The remonstrators wanted to halt hearings on the proposed route until the Bureau of Public Roads could rule on the appeal they filed about the location. The court hearing was simply for an injunction to stop the hearings, because the court in question did not have jurisdiction over the road proposals. The remonstrators hoped, in the end, that the interstate would be pushed further north into Hamilton County, as opposed to the 96th Street corridor as originally designed (and later built).

Two months later, on 13 July 1961, the same remonstrators were involved in an actual violent argument at North Central High School at an I-465 planning meeting. The meeting was already advertised as not going to be turned into a legal battleground. That didn’t stop an attorney to attempt introducing legal briefs into the meeting.

The leader of the meeting, Oral S. Craig of the State Highway Department, told the attorney to be seated, and a number of the 400 people at the meeting started shouting angrily.

Especially contentious was the area around Spring Mill Road and the proposed highway. One man, a Stanley Valinet, contended that plans for a $2.5 million shopping center at the corner of Spring Mill Road and 96th Street had been approved two years prior. Part of that land would be part of the plan for a cloverleaf interchange at US 31 and I-465. The state argued that the “construction” of the shopping center only started after publication of the proposed routes, and that the entire construction to that point involved several sections of concrete block foundation.

At that meeting, it was pointed out that “Line E,” or the proposed preferred alternative, involved removing 66 homes from Shadeland Avenue to Boone County. The “Line D” proposal would have taken out 83 homes in the same distance.

Indianapolis News, 6 July 1960, showing the chosen preferred route of Interstate 465 on the north side, and two of the abandoned choices. (Also note the “Proposed Ind. 100” running north and south west of Zionsville Road.)

The last discussion about the proposed I-465 involved the east side location of the road. The Warren Civic Association made an appointment to meet with state highway officials on 13 September 1961. The meeting was to try to convince those officials to move the proposed route of I-465 three miles to the east. State and Federal officials had already approved the location of the road, but construction would be in a holding pattern until the location of the northern leg of the highway was settled.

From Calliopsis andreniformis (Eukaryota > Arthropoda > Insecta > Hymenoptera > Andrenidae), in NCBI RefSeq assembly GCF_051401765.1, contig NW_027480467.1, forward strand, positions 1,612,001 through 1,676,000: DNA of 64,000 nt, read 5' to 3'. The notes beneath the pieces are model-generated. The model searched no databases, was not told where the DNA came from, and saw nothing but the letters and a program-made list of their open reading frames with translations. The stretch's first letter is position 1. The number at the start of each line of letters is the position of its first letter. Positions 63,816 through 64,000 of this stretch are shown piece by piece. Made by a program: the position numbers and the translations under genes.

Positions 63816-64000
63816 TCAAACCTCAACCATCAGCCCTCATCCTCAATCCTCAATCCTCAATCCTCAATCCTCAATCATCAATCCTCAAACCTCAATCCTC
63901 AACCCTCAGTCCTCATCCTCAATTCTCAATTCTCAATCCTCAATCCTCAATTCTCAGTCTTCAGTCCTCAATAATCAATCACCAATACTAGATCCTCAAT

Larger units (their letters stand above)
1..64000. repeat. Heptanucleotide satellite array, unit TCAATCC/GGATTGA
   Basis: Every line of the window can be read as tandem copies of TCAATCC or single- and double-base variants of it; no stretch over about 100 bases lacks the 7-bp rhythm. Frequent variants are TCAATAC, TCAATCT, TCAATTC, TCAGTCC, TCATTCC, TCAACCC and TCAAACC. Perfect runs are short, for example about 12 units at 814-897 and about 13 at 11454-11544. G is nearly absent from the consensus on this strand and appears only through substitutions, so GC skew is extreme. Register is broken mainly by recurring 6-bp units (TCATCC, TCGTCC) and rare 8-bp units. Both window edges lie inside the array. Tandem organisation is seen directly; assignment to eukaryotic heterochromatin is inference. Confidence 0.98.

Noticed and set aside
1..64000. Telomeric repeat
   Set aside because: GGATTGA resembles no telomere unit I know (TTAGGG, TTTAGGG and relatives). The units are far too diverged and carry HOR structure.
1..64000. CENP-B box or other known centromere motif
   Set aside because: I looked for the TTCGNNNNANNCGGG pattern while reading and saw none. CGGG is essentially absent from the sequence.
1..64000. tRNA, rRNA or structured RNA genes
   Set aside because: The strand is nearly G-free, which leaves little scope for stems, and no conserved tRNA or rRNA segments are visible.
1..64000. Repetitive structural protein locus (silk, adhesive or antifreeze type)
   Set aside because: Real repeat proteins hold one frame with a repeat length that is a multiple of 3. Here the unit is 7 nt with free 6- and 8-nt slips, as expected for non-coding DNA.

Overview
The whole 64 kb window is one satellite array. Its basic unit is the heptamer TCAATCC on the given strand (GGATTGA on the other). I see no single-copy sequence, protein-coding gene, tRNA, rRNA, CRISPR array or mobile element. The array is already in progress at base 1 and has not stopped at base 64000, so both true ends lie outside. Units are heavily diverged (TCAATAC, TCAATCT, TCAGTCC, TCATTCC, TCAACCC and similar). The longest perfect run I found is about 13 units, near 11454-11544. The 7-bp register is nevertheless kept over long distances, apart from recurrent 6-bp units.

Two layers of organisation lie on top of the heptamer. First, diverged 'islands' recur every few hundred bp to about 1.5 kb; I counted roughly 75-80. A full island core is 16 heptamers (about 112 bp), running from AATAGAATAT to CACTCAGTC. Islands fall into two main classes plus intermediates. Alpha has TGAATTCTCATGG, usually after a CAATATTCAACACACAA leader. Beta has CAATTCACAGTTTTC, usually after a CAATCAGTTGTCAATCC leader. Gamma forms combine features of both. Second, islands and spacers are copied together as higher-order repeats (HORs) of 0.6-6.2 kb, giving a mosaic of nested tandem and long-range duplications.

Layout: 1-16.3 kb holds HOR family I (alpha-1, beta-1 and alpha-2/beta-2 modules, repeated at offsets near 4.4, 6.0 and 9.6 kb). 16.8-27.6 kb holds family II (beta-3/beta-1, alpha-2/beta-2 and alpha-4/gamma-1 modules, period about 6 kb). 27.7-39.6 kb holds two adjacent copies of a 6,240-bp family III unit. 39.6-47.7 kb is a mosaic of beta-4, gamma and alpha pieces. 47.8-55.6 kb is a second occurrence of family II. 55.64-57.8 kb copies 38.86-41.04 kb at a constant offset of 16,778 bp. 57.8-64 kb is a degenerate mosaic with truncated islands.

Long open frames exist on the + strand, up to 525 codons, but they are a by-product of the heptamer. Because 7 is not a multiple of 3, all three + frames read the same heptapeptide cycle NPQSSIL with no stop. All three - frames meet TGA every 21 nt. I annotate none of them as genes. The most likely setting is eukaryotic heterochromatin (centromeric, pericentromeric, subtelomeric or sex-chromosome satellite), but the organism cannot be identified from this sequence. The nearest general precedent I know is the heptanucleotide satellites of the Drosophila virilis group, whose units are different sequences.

Part of the issue were 14 homes that were built in the proposed path of the interstate…after the plans for the route were announced. Each of those homes cost approximately $30,000. “The state of Indiana is going to pay through the nose,” stated Lloyd C. Fleetwood, Warren Civic Association Vice President.

Moving the route three miles to the east would eliminate the need to tear down a residential area, as there was no such thing further east. Such a location would have put the interstate at or near Cumberland. But officials at both the state and federal levels had already, repeatedly, ruled against the proposal. It didn’t stop them from trying, however.

There were more “discussions” concerning the locations and designs of I-465. Especially contentious was the 21st Street grade crossing on the west side of Marion County. The north leg would be the hardest part to get built, as from proposal decision to completion took almost a decade.

Vincennes: The Lincoln Memorial Bridge

Few people in American history hold a place as high as Abraham Lincoln. The Kentucky native that became the 16th President of the United States, also spent time living in Indiana before moving on to Illinois, where he would become famous throughout the nation. It was decided that a bridge, supposedly marking the spot where Lincoln crossed into Illinois, would be built to connect Indiana and Illinois. It became the Lincoln Memorial Bridge.

The George Rogers Clark Memorial was soon to be constructed in Vincennes. As part of that memorial, a celebration on 3 September 1933 to dedicate a new bridge at Vincennes connecting Indiana and Illinois were scheduled. The date chosen for the dedication of the bridge was the 150th anniversary of the signing of the Treaty of Paris, bringing an end to the War for Independence and the creation of the United States of America as a separate country.